Alternative lending has been a saving grace for many borrowers that had nowhere else to turn when the credit market dried up in the wake of the 2008 housing bubble collapse. For borrowers, alternative finance became the only option when banks tightened lending standards. But have alternatives simply moved subprime risk to a new conduit? Let’s dig into the question.
Subprime loans and risky borrowers: A recipe for disaster
During the housing bubble, the number of subprime mortgage loans being originated in the U.S. exploded. Many loans were made to risky borrowers with FICO scores below 620, while “Alt-A” loans -- those made to borrowers with good credit scores but poor employment history -- also ballooned. Often, these loans had unfavorable terms, like 2/28 hybrid mortgages, which have low fixed interest rates for two years before costs increase dramatically. The stats are staggering. The subprime mortgage loan market grew from $65 billion in 1995 to $625 billion by 2005. As of March 2008, the subprime market was estimated to be 11.8% of the total mortgage loan market -- a recipe for disaster.
The bubble had to burst
When the mortgage bubble burst, many of the world’s largest lenders found themselves fighting to survive at all costs. Between 2007 and 2009, real estate values in the U.S. dropped by $6 trillion. The world’s 100 biggest financial institutions wrote off over $370 billion in subprime-related losses. Part of this struggle to remain solvent included a drastic reduction in lending. Not only could subprime borrowers no longer get loans, many borrowers with solid credit were left out in the cold as well.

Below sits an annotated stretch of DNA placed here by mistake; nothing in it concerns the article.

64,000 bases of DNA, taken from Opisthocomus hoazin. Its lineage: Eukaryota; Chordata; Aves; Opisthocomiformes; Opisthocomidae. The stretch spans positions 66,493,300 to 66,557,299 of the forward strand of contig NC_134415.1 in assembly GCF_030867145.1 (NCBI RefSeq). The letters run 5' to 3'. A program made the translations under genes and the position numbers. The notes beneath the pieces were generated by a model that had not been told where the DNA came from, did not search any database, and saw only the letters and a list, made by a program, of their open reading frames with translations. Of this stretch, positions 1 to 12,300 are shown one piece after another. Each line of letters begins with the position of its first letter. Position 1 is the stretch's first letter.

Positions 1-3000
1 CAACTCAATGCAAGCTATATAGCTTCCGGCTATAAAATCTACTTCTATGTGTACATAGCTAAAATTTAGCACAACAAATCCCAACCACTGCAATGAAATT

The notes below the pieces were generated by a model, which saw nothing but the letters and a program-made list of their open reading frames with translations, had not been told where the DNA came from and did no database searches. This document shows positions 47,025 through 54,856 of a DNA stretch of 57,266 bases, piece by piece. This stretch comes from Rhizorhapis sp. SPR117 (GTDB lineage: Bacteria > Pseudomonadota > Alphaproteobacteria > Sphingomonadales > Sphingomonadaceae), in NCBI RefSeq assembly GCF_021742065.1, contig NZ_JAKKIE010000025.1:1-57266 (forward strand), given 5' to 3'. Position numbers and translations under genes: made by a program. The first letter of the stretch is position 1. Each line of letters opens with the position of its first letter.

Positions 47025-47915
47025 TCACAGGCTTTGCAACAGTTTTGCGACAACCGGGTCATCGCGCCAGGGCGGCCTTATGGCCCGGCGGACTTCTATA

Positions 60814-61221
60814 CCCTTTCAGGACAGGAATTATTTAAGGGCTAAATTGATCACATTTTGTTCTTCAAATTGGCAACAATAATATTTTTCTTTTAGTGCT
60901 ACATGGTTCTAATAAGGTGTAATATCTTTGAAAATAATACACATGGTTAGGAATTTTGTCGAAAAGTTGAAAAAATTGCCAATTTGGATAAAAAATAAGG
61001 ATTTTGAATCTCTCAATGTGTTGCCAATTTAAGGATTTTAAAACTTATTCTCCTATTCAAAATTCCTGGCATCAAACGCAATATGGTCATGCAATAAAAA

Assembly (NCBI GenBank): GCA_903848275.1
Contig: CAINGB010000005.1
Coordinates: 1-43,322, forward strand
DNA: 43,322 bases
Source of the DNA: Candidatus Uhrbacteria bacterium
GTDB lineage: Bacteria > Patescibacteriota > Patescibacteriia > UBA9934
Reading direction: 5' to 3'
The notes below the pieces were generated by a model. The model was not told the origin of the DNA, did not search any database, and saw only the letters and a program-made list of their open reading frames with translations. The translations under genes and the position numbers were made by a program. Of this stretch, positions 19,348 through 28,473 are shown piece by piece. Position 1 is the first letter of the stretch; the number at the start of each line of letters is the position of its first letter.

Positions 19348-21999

The alternative finance revolution: A better way?
In the aftermath, alternative lenders like LendingClub and Prosper recognized the huge opportunity the crisis created and quickly established a sizable new market. LendingClub alone reports it has now issued over $13.4 billion in alternative loans. Notably, leading alternative lenders are taking steps to make sure their platforms avoid the dangers of pre-crisis subprime lenders faced. Many members of the industry have higher lending standards than subprime mortgage lenders did before the housing bubble. LendingClub, for example, requires a minimum FICO score of 660 for its borrowers and Prosper requires a FICO score of at least 640 -- both fall above the 620 threshold that classifies a borrower as subprime. This duo also doesn’t issue deceptive or irresponsible terms seen in subprime mortgages, such as the aforementioned 2/28 hybrids; all of LendingClub’s and Prosper’s personal loans have fixed rates and equal payments over time. Of note, Avant does have less stringent credit requirements than other players in the space. The startup offers what it calls near-prime loans to borrowers not quite prime, but not as risky as their subprime peers. Understanding borrower risk and assigning appropriate interest rates isn’t the only advantage alternative lenders have in their corner, though: They’re also using more advanced underwriting models than those used by traditional banks. Upstart, which advertises “data-driven” personal loans, is just one example of a company using an income-prediction algorithm that takes profession, college, major, standardized test scores, grades, projected inflation and more into account.
A higher standard
America’s mortgage lending market certainly wasn’t always as wildly irresponsible as it became during the height of the housing bubble. Lending standards gradually loosened over time right under the nose of regulators. This underscores a key reality: As the explosive growth in marketplace lending continues, governments will need to monitor the practices of the industry’s leading players. For now, though, it’s clear the space is holding itself to a much higher standard than subprime mortgage lenders did almost a decade ago.
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